“Here’s the thing,” Teddy Thompson sings frankly on his new album, “you don’t love me anymore. I can tell you’ve got one foot out the door.” From its opening track Thompson’s new album Heartbreaker Please (out April 24 on Thirty Tigers) reckons with the breakdown of love with a wistful levity as satisfying as it is devastatingly honest. The album is drawn from the demise of a real-life relationship set against the backdrop of New York City, the place he has called home for the better part of two decades.
A member of the British musical dynasty first helmed by his legendary parents, Linda and Richard Thompson, he left London for the States at 18, settling in New York five years later. “I took a summer vacation that never ended,” he says. “In retrospect, I was trying to reinvent myself. It was easier to leave it all behind, go somewhere new and declare myself an artist. And you can actually reinvent yourself in America; step off the plane, say ‘my name is Teddy Thompson, I’m a musician!’.” Twenty years later, Heartbreaker Please finds Teddy Thompson perfectly himself, a commanding artist at the top of his craft.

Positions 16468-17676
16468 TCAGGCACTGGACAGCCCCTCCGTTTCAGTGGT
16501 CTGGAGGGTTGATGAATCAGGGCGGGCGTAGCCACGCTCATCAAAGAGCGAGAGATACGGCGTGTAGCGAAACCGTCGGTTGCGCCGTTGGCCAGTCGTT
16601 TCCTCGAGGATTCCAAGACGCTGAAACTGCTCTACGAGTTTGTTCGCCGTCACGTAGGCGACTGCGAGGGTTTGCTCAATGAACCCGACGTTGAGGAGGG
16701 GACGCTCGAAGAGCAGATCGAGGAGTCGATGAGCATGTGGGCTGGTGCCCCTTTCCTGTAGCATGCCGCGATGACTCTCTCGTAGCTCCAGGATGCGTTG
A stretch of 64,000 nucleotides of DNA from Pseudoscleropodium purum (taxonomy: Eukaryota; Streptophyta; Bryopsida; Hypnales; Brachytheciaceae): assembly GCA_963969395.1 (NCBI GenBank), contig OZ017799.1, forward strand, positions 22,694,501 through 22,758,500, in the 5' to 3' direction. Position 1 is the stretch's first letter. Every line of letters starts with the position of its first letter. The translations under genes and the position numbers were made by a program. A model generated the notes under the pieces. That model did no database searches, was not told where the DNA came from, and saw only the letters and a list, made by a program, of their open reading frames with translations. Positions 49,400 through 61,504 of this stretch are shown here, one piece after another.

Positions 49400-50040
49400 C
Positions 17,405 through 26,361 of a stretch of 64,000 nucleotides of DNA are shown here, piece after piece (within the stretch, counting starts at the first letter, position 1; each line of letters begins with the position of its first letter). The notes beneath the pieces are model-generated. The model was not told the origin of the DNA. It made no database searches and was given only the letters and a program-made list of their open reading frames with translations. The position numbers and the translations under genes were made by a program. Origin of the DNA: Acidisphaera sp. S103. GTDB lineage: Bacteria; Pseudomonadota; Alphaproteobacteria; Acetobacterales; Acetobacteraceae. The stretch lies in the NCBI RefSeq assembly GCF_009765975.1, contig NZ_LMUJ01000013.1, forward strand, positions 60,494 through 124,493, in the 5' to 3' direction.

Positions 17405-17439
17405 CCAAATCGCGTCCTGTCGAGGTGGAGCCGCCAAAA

With special guest Roseanne Reid.